Table 2: Reduced three-dimensional property space for amendment procedures in treaties

Notes: (1) Numbers in cells indicate sum of procedures corresponding to combinations. (2) Cells with cross-hatch pattern indicate empty cells subjected to empirical and logical compression. (3) The black cell shows the location of treaties with no specific amendment procedures.

5.1 Hard Veto

The first type, the Hard Veto, covers the family of procedures whose combined rules prevent an amendment unless all parties have consented. If the treaty is ever amended, all member states without exception will be bound by the amendment and all members will have consented to it. A Hard Veto procedure therefore maximizes states’ control, but provides a treaty with a very low level of adaptability, and absolutely no flexibility. When a new rule has won the support of all parties, the old rule is thrown out and replaced for all parties. The treaty may adapt, but its framework does not allow for different sets of rules to be applied to different subsets of parties. A group of states keen to go further than the lowest common denominator has to find alternative venues, which can lead to competitive regime creation.Footnote 68

The quintessential combination corresponding to this type (cell 2Ba),Footnote 69 requires consensus or unanimity for adoption and consent from all parties before entry into force, and remains silent on coverage, which is coherent with the one-size-fits-all logic at play.Footnote 70 A good example of this procedure can be found in Article 19 of the Agreement on Cooperation on Marine Oil Pollution Preparedness and Response in the Arctic:

1. This Agreement may be amended by written agreement of all the Parties.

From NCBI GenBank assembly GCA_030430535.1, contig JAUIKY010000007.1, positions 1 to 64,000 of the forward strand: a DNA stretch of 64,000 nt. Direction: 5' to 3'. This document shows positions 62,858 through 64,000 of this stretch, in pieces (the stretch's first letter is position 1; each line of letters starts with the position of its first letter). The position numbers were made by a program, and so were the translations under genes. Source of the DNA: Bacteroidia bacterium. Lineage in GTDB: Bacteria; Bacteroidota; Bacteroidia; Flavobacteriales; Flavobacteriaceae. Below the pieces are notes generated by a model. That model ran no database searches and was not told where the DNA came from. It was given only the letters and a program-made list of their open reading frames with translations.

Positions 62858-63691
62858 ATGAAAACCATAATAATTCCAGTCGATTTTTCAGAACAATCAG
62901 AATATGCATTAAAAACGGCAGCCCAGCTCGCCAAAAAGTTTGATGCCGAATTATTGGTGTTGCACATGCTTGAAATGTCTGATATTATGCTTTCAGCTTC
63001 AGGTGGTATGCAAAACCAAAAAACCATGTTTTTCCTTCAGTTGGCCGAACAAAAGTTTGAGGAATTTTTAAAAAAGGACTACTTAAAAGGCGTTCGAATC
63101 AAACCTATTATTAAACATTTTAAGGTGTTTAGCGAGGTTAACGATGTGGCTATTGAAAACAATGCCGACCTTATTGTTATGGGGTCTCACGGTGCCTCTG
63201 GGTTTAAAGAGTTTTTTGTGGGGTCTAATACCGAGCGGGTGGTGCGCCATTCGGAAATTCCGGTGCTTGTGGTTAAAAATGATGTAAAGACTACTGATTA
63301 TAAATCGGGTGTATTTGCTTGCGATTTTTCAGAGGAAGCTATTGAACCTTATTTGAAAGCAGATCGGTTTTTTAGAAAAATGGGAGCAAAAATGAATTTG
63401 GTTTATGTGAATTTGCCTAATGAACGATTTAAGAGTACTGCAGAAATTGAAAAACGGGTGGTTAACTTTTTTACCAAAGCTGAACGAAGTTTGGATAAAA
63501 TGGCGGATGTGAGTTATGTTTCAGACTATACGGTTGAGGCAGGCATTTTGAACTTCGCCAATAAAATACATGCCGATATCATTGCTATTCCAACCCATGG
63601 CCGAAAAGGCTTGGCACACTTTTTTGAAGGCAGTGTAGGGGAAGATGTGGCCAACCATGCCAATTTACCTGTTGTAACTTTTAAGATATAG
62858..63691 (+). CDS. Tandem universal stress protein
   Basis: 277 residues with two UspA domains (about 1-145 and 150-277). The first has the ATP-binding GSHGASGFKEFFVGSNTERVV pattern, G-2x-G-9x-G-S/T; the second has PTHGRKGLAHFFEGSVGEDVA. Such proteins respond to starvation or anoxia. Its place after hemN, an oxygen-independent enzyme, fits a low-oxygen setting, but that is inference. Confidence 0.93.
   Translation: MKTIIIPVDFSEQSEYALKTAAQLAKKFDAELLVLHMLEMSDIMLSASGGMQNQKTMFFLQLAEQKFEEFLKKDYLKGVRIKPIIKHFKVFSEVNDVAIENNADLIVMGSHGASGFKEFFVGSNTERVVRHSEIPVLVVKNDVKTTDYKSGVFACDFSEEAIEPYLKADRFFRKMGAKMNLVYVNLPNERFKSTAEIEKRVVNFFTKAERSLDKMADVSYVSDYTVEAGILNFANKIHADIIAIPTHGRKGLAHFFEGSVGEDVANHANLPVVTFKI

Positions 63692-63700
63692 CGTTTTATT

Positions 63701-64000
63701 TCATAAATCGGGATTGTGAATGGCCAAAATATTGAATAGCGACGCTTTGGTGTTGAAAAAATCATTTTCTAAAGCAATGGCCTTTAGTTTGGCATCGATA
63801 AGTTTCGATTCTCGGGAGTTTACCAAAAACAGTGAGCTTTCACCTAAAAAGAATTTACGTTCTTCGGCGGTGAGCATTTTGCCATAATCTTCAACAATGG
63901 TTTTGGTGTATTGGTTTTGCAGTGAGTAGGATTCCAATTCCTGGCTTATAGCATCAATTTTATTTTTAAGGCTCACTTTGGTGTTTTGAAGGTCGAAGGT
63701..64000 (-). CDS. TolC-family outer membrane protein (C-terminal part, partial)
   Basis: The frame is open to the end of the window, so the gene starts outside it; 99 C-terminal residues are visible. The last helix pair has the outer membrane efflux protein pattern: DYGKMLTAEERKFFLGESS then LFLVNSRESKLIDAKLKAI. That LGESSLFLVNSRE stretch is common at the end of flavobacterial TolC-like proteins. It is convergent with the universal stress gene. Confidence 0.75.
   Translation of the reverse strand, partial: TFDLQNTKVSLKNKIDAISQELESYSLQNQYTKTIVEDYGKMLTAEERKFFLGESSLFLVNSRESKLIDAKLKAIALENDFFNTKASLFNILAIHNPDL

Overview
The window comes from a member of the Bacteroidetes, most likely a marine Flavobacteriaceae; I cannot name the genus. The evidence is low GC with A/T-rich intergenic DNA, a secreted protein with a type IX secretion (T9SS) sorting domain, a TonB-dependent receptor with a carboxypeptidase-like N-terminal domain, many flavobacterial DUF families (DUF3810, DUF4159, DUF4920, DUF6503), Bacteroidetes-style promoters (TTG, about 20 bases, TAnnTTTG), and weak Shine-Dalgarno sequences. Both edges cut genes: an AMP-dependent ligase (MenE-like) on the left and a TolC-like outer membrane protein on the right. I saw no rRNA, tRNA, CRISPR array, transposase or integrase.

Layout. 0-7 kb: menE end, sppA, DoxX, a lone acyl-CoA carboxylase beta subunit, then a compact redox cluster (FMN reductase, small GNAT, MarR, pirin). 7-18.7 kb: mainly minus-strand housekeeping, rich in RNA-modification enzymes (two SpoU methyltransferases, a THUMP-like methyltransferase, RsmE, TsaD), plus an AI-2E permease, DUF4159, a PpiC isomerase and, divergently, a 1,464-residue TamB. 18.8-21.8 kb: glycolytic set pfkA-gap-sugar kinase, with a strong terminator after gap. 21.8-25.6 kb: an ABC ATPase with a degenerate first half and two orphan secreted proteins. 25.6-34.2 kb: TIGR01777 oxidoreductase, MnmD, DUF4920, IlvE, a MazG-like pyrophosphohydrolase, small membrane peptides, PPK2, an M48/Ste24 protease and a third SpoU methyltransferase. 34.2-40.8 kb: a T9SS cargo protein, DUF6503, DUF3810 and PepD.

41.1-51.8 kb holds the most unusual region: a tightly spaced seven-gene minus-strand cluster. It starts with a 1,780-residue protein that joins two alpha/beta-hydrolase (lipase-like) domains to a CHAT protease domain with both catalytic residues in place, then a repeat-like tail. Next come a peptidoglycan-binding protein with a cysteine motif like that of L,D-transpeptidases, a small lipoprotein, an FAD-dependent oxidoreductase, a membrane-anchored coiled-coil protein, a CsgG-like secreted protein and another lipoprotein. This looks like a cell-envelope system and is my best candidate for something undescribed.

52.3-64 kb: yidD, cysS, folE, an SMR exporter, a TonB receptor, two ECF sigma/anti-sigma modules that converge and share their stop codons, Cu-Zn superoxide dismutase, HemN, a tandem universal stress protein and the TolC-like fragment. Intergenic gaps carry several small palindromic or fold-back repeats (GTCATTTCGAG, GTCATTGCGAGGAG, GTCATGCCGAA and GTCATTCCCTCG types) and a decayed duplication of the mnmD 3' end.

2. An amendment shall enter into force 120 days after the date on which the depositary has received the last written notification through diplomatic channels that the Parties have completed the internal procedures required for its entry into force.Footnote 71

The Hard Veto type also includes cell 1Ba because unanimity is the residual rule for adoption. As well as 2Aa, because silence on entry into force obviously means unanimous consent, otherwise coverage would have been addressed, in which case the latter would specify that an amendment requiring unanimous acceptance necessarily applies to all parties (cell 2Ad). We also include in this type cases combining a majoritarian rule for adoption and unanimous consent for entry into force (cells 3B).

5.2 Soft Veto

The second type is called Soft Veto. Here, every single party retains its veto over adoption, which requires unanimity or consensus. However, once an amendment has been adopted, a single party can still opt out, i.e., not subject to the amendment’s entry into force. While this may require an official objection, the party can generally object passively, by simply not proceeding with approval. The procedures allow for two-speed sets of obligations: the first applies to the majority of states that adheres to ratification or acceptance; the second applies to a reluctant minority that has not objected adoption, but has proved unable or unwilling to secure ratification. Thus, procedures belonging to the Soft Veto type slightly loosen states’ control, and provide limited flexibility and a low level of adaptability. The adaptability comes from the fact that an adopted amendment does not require ratification (or other forms of acceptance) from all parties to enter into force. Flexibility is limited compared to the Soft Majority type (see below) because while old and new obligations can cohabit in the treaty’s binding rules, new obligations are subject to such stringent requirements at the adoption phase (consensus or unanimity, rather than majority), that in reality cohabitation only involves relatively consonant norms (norms that not a single state has bothered to oppose at the adoption stage). That said, Soft Veto provisions open the way for, and may favour, the practice of ‘empty promises’, when a state approves the adoption of an amendment knowing it will opt out at the entry-into-force phase.Footnote 72 Not joining the decision-making group can be politically costly for a state. It may be under intense peer pressure, especially when the rule of adoption is unanimity or consensus. Soft Veto provisions permit states who anticipate the costs of vetoing adoption to eschew them, as well as the unwanted costs of actual implementation.